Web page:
The times we live in are bad and may get worse. Scripture says that, in the last days, things will worsen.

The people of God can take comfort in the knowledge that the worse the times get, the closer we are to the return of Jesus Christ.

In the interim, believers can, like the psalmist in verse 16, call out to the God, who never changes, and say,

– “Let your face shine on your servant; save me in your unfailing love.”

When times become trying and uncertain we can petition our heavenly Father to look again on us, to look after us, and to protect us in His loving and caring arms. We can ask God to be a fence around us guarding us from all of the foolishness and craziness that is going on around us, because our salvation is found only in God in Christ. Without Him, we will surely die.

The only thing that causes God to look away from us is a heart bent on living contrary to His will.

Personal iniquity is an obstacle overcome only by divine forgiveness. We obtain divine forgiveness through personal surrender to God through Jesus Christ. Christ died making divine forgiveness available to all who ask for it. Do you need God to shine His face on you? Do you feel as though there are things that stand between you and God? If so, please pray this prayer and come in from the cold.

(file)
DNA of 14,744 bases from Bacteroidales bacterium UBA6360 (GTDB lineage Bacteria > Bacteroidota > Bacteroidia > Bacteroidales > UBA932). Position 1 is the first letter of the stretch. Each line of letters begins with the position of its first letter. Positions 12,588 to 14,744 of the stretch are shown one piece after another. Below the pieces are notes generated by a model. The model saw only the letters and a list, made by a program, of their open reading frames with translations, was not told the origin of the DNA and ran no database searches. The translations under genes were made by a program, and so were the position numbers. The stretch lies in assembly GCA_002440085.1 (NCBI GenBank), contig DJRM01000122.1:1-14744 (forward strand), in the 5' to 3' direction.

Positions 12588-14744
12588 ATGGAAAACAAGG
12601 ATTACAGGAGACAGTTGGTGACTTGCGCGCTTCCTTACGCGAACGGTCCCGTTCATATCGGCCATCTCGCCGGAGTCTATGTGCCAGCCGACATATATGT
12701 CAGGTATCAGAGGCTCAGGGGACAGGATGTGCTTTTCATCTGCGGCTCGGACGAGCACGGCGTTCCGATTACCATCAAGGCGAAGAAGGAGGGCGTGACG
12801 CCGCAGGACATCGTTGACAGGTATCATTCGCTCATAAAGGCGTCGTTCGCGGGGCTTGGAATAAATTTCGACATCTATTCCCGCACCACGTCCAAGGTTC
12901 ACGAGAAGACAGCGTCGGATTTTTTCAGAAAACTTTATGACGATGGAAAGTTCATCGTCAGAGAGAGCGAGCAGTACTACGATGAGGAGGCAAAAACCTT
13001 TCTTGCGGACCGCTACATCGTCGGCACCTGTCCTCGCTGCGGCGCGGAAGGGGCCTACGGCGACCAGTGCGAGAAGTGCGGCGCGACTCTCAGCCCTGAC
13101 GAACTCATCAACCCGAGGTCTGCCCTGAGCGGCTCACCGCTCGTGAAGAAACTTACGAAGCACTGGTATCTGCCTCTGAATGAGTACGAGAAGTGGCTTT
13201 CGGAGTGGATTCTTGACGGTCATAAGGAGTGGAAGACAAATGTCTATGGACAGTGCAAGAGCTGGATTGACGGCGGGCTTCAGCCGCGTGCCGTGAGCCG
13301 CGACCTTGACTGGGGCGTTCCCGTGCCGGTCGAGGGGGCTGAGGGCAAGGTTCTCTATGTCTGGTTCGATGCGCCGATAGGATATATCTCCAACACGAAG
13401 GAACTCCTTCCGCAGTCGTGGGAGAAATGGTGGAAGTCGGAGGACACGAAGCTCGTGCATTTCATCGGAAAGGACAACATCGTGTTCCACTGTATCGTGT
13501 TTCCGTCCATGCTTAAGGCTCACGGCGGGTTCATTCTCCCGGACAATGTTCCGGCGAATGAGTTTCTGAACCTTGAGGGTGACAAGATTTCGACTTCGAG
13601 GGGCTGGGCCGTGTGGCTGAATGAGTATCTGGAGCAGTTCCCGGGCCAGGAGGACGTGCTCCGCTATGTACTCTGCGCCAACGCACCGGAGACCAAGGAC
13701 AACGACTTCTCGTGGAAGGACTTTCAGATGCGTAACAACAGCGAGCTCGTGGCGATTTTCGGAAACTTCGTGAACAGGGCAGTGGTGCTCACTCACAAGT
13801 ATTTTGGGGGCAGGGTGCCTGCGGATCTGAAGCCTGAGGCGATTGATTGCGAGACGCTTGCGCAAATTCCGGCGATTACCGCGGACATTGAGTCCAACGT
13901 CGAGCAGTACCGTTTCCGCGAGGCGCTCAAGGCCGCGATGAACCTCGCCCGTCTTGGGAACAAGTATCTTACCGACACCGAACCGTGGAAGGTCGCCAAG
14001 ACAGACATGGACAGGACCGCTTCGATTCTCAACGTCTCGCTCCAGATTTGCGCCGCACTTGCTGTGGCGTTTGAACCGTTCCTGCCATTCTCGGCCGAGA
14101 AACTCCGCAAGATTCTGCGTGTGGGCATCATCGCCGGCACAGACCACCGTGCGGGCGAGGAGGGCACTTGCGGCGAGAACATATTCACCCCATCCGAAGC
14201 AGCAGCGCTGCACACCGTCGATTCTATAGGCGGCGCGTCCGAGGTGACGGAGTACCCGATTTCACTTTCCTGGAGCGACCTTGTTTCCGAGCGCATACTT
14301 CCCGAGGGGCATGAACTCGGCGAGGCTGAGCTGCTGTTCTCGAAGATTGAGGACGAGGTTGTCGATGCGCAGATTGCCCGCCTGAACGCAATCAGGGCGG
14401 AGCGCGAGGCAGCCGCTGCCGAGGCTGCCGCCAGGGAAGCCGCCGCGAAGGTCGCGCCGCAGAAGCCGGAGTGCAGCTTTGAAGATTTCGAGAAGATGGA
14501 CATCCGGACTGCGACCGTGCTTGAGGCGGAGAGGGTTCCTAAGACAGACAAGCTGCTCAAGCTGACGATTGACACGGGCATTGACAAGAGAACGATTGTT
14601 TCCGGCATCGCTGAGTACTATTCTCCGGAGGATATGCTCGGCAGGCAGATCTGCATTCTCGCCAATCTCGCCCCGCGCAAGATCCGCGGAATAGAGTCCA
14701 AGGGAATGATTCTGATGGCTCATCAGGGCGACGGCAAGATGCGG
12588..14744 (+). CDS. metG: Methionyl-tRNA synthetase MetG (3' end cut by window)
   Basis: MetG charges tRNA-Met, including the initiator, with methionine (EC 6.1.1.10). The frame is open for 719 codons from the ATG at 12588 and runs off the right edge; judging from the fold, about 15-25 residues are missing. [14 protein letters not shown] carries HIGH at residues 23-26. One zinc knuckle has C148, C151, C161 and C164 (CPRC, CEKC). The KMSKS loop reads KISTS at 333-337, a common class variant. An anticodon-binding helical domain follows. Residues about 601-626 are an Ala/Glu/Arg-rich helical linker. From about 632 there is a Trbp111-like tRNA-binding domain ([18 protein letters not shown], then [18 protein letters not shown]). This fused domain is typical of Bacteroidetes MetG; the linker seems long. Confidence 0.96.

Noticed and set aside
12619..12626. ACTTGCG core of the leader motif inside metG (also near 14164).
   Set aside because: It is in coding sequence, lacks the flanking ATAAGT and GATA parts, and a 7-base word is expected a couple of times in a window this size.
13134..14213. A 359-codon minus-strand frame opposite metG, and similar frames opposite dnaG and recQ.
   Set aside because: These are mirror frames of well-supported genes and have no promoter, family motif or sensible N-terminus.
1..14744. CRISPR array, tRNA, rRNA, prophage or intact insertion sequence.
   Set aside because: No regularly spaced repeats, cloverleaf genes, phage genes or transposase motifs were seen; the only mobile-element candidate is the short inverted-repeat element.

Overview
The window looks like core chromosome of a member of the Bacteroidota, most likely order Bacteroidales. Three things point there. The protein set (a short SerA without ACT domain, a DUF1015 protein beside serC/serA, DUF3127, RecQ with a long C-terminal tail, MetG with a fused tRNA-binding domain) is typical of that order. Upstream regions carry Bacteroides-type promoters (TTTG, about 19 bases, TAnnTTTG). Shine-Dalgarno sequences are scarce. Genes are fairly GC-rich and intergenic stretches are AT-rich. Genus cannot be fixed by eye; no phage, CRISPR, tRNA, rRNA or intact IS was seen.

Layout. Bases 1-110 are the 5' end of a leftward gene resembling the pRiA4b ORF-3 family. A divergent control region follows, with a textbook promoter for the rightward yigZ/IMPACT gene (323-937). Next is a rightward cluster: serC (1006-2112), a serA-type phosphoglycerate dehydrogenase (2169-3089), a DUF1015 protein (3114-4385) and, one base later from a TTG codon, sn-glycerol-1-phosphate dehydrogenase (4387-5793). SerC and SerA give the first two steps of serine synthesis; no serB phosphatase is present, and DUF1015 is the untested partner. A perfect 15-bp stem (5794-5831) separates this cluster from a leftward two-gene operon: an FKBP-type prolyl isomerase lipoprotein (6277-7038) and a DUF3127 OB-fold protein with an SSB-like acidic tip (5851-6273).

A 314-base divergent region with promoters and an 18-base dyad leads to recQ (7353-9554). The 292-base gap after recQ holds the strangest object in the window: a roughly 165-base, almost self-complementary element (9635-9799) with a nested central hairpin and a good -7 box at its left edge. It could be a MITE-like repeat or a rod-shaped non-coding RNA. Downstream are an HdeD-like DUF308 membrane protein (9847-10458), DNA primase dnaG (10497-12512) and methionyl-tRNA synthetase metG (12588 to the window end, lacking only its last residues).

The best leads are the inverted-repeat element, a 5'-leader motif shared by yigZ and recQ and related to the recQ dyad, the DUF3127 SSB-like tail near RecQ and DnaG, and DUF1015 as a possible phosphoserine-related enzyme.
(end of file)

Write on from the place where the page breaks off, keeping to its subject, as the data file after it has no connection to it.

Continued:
Almighty Father,

I know and acknowledge that I am a sinner. I repent, right now, of all my sins, and I am asking you to forgive me. You said in your Word, “Whosoever shall call upon the name of the Lord shall be saved” (Romans 10:13). I am calling on the name of your Son, Jesus, to come into my heart and be my Savior.

You also said, “If you confess with your mouth, Jesus is Lord, and believe in your heart that God raised Him from the dead, you will be saved” (Romans 10:9). I believe with my heart that Jesus died for my sins and arose from the dead so that I may have eternal life. I confess Him, right now, as my Lord.

I ask you Lord Jesus to send the Holy Spirit to live on the inside of me, and help me to live a life that is pleasing to both you and God, the Father.

In the name of Jesus, I submit this prayer


Sunday 5 July 2009

May God Bless You